Slovenia and Croatia aren’t the most well-known of European countries, but their smaller size means that you can see a lot in just a week, especially if you focus on the northernmost part of Croatia.
So, what are the top things to do in Slovenia and Croatia, when you’re limited for time?
We threw our time in Slovenia and Croatia open to all as we prepared for IndieRail, and we’re glad we did. The three recommended places we had time to visit each had a unique charm, and balanced city and countryside perfectly.
The highlights of Maribor
One of this year’s European Cities of Culture, Maribor is small and easily walkable. There’s plenty of cute little streets where old and new collide, a lively street-art scene, and the river-valley is pleasantly surrounded by vineyards and forest.
Vinag Wine Cellar
Arrive at 1pm to tour these cellars – one of the most exclusive in the old Czechoslovakia. Your €3.50 tour fee also gets you a glass of wine to finish off with.
Visit the world’s oldest vine
The oldest grape vine in the world is still producing grapes, and they are still being made into wine! Arrive in early March for the annual cutting festival, and join the party.
Walk up Piramide hill
One of the several hills, Piramide has several walking paths, so you can choose your route and escape the city for as long as you like. We spent an hour up here, looking through the ruins, the vines, and enjoying the view.
The top 10 monuments and things to do in Maribor
Linda’s put together this video of the top 10 things to do in Maribor.
The highlights of Bohinj
You’ve heard of Bled? This quieter neighbour helps you to avoid the resorts while still enjoying everything that Lake Bled has to offer.
It’s just as beautiful as everyone says.
Forest, farms, local produce… What’s not to like? We’ll be back here with a week or two of hiking in mind.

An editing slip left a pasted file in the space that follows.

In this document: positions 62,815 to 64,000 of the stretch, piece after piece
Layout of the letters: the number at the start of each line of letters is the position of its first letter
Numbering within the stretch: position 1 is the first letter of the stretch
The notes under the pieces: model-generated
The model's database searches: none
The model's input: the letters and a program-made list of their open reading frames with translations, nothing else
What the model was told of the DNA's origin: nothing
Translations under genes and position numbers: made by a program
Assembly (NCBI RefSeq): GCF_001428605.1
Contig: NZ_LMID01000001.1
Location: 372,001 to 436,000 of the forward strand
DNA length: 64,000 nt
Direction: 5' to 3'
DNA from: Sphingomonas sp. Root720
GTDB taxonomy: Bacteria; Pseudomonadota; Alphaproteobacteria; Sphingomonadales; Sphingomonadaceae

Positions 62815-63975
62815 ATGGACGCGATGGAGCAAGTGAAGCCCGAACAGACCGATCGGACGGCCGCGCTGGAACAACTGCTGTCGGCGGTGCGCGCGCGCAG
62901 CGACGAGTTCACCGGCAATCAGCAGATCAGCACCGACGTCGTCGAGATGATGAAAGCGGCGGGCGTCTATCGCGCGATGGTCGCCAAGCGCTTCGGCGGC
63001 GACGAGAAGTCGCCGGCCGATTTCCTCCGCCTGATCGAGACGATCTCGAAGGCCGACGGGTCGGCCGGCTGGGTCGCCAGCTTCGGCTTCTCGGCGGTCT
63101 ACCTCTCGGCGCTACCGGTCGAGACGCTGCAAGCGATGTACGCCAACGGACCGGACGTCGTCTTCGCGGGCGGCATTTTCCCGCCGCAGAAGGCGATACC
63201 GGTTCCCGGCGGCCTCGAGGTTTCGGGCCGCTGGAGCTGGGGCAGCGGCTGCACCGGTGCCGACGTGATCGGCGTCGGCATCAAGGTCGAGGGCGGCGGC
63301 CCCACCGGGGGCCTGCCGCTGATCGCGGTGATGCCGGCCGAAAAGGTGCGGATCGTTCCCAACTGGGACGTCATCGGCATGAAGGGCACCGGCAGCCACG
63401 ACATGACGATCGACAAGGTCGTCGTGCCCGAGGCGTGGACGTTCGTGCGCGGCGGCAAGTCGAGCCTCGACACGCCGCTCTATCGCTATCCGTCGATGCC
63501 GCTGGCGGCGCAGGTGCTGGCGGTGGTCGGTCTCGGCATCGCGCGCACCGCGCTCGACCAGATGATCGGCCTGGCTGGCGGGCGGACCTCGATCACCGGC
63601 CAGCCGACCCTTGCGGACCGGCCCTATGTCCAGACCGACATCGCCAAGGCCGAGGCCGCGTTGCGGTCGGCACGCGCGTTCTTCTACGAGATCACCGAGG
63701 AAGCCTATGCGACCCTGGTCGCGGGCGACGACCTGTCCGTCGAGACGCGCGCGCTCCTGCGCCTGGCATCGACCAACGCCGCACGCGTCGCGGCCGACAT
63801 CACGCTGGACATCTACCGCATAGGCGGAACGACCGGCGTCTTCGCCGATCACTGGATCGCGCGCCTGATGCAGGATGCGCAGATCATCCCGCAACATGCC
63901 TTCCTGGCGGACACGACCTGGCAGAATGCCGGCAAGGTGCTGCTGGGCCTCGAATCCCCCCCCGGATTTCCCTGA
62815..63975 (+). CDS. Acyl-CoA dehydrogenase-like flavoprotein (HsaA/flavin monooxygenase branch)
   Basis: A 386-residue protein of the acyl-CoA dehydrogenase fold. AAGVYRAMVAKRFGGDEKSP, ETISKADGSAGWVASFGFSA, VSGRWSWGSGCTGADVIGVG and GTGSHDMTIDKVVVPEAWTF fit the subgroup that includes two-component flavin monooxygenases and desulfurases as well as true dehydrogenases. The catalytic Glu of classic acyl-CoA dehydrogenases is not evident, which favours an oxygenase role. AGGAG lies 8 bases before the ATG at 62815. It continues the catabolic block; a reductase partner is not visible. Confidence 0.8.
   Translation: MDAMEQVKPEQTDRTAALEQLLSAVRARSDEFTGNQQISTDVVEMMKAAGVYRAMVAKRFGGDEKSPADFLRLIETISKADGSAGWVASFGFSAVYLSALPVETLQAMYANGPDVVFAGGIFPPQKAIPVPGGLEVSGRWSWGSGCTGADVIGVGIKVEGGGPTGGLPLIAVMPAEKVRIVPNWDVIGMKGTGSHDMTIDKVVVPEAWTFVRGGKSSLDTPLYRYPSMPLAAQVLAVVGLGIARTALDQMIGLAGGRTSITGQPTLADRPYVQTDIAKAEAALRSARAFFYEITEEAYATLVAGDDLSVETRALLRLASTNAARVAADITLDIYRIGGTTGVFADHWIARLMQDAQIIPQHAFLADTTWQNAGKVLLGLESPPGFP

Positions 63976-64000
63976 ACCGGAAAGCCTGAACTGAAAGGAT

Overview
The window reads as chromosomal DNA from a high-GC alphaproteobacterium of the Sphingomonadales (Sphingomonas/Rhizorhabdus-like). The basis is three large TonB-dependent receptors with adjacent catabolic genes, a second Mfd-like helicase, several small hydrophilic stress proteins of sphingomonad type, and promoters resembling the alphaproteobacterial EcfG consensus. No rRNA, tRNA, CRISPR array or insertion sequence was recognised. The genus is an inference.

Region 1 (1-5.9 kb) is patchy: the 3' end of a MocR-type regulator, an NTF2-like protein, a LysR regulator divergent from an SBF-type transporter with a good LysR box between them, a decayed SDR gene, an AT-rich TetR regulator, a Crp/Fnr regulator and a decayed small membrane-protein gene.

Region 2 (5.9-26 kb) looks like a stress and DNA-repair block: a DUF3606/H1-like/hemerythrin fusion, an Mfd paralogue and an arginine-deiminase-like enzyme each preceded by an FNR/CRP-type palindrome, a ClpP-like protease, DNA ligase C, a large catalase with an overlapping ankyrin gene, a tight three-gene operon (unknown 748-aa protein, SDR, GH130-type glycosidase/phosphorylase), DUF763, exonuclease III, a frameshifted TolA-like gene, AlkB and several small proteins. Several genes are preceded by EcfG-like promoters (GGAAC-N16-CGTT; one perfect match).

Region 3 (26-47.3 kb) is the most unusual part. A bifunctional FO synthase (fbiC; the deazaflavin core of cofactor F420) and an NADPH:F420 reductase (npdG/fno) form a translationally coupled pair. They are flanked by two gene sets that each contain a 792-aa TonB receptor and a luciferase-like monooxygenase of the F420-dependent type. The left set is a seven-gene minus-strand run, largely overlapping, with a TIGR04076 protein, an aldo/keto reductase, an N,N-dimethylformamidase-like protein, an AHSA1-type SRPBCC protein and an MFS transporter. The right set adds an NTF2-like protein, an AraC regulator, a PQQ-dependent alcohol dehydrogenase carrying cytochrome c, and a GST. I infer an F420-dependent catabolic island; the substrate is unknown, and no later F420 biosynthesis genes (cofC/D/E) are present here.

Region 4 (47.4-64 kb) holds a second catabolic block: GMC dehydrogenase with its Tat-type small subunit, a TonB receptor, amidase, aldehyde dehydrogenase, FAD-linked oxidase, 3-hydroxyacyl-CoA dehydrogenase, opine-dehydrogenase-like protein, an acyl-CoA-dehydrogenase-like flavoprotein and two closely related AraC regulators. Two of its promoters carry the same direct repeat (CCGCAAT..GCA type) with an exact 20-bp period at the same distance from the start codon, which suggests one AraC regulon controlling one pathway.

Highlights of Zagreb
We first visited Croatia’s capital in 2007, but it seemed like a different city this time around. We loved its grungy energy, and specifically enjoyed…
Bridging the upper and lower towns, these huge outdoor markets bring in local farmers and little old ladies who have been out collecting mushrooms or making fresh cheeses. The grill restaurants on the stairs are highly recommended.
Religious buildings and artworks
Luckily, many of Zagreb’s religious buildings survived the Communist era. We were surprised by the beauty of many, as we ducked inside.
A beer at Jarun
The large lake and water-sports complex south of the city is an easy tram ride away from the centre. The perfect place to have a wander, and sit lakeside with a beer.
Two very different museums in Zagreb
The Museum of Broken Relationships is certainly unique, showcasing dozens of items representing the grief, anger, and sometimes joy, of the break-up. The Archeology Museum is sometimes poorly curated, but houses some fascinating exhibits, including the longest Etruscan text in the world.
To hear the stories behind the highlights, hit play above or search for “indie travel” in any podcast app. This is episode 255, and it’s free in iTunes.